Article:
Lord Siva, who was in Kailas with His family, knew beforehand about their coming and understood their plight. He was sure that they would be disappointed on seeing him with a family, so taking pity on them, He decided to impart spiritual knowledge to them. The kind-hearted Lord, left Mount Kailas and taking the youthful form of Dakshinamurti, seated Himself with Chinmudra (lotus position), under a Banyan tree on the Northern side of Lake Manasarovar, just on the way by which these disappointed devotees were returning to their respective homes.
When they came and sat before Him, He went into samadhi (Absorption in the self). He was in Perfect Repose. Silence prevailed. They saw Him. The effect was immediate. They fell into samadhi and their doubts were cleared.
Silence is the true upadesa. It is the perfect upadesa. It is suited only for the most advanced. Others are unable to draw full inspiration from it. Therefore they require words to explain the Truth. But Truth is beyond words. It does not admit or explain. It merely indicates the truth through self-discovery.”
-story told to devotees by Shri Sai Baba
“The highest form of grace is silence. It is also the highest upadesa (teaching).”
-Sri Ramana Maharshi
Question: Can the Guru’s silence really bring about advanced states of spiritual awareness?
Sri Ramana Maharshi: There is an old story, which demonstrates the power of the Guru’s silence. Tattvaraya composed a Bharani, a kind of poetic composition in Tamil, in honour of his Guru Swarupananda, and convened an assembly of learned Pandits (pundits) to hear the work and assess its value. The Pandits raised the objection that a Bharani was only composed in honour of great heroes capable of killing a thousand elephants in battle and that it was not in order to compose such a work in honour of an ascetic.
Thereupon the author said, “Let us all go to my Guru and we shall have this matter settled there.”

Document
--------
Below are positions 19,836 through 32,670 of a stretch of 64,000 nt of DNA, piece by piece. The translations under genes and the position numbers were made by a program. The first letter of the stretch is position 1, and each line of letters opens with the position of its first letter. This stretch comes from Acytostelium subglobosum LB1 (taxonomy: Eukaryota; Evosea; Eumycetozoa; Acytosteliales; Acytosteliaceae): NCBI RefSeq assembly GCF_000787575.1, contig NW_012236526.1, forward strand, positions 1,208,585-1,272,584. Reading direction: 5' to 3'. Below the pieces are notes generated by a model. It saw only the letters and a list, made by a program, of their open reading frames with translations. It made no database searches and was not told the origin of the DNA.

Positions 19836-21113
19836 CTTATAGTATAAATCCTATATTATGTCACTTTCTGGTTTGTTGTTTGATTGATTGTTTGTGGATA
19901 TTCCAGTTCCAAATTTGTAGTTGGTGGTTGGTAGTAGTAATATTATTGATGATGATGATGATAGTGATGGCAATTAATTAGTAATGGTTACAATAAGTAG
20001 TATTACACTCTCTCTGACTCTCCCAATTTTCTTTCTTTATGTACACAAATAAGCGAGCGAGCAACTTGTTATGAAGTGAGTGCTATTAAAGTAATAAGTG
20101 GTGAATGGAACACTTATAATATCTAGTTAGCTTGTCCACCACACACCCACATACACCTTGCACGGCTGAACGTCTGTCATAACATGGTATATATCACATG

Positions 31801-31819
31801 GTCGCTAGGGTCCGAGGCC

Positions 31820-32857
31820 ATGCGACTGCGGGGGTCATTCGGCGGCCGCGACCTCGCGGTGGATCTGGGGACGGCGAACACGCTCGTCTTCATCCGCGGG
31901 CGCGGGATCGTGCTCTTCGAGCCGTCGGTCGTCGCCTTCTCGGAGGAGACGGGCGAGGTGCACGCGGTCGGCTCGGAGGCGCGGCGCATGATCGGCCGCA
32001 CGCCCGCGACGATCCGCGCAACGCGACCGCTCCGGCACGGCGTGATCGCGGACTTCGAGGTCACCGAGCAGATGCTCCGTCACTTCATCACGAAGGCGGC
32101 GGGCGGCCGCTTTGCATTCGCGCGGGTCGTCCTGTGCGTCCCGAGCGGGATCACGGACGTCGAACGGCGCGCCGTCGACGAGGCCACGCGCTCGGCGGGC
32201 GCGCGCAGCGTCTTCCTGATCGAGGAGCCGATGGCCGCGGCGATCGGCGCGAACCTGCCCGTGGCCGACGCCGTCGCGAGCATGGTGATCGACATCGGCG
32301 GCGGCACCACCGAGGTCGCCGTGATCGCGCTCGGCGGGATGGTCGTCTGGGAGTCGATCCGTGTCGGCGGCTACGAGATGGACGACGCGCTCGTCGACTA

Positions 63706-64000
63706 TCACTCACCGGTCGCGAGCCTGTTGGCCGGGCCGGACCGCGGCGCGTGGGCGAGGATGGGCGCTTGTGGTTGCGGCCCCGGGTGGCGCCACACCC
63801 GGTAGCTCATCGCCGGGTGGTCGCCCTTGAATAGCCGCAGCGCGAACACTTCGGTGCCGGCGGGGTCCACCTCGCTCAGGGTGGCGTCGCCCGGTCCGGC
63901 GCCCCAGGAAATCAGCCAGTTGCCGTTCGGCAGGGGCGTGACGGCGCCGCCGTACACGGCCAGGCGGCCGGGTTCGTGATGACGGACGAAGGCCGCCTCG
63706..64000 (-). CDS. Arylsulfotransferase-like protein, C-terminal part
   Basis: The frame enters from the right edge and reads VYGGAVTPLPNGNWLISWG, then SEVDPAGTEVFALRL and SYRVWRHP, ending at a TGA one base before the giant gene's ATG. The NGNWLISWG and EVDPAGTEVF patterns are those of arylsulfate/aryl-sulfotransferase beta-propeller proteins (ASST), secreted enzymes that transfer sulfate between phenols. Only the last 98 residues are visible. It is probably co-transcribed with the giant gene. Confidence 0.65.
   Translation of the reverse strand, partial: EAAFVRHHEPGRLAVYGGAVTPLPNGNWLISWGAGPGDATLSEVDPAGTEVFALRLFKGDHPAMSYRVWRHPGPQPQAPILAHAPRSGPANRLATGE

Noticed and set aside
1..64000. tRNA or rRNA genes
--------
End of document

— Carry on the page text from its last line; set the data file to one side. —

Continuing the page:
They went to the Guru and, after they had all taken their seats, the author told his Guru the purpose of their visit. The Guru sat silent and all the others also remained in mouna (silence). The whole day passed, the night came, and some more days and nights, and yet all sat there silently, no thought at all occurring to any of them and nobody thinking or asking why they had come there. After three or four days like this, the Guru moved his mind a bit, and the people assembled immediately regained their thought activity. They then declared, ‘Conquering a thousand elephants is nothing beside this Guru’s power to conquer the rutting elephants of all our egos put together. So certainly he deserves the Bharani in his honour!
Question: How does this silent power work?
Sri Ramana Maharshi: Language is only a medium for communicating one’s thoughts to another. It is called in only after thoughts arise. Other thoughts arise after the “I”-thought rises and so the “I”-thought is the root of all conversation. When one remains without thinking one understands another by means of the universal language of silence.
Silence is ever speaking. It is a perennial flow of language, which is interrupted by speaking. These words I am speaking obstruct that mute language. For example, there is electricity flowing in a wire. With resistance to its passage, it glows as a lamp or revolves as a fan. In the wire it remains as electric energy. Similarly also, silence is the eternal flow of language, obstructed by words.
What one fails to know by conversation extending to several years can be known instantly in silence, or in front of silence. Dakshinamurti and his four disciples are a good example of this. This is the highest and most effective language.
To read more about the importance of silent teachings: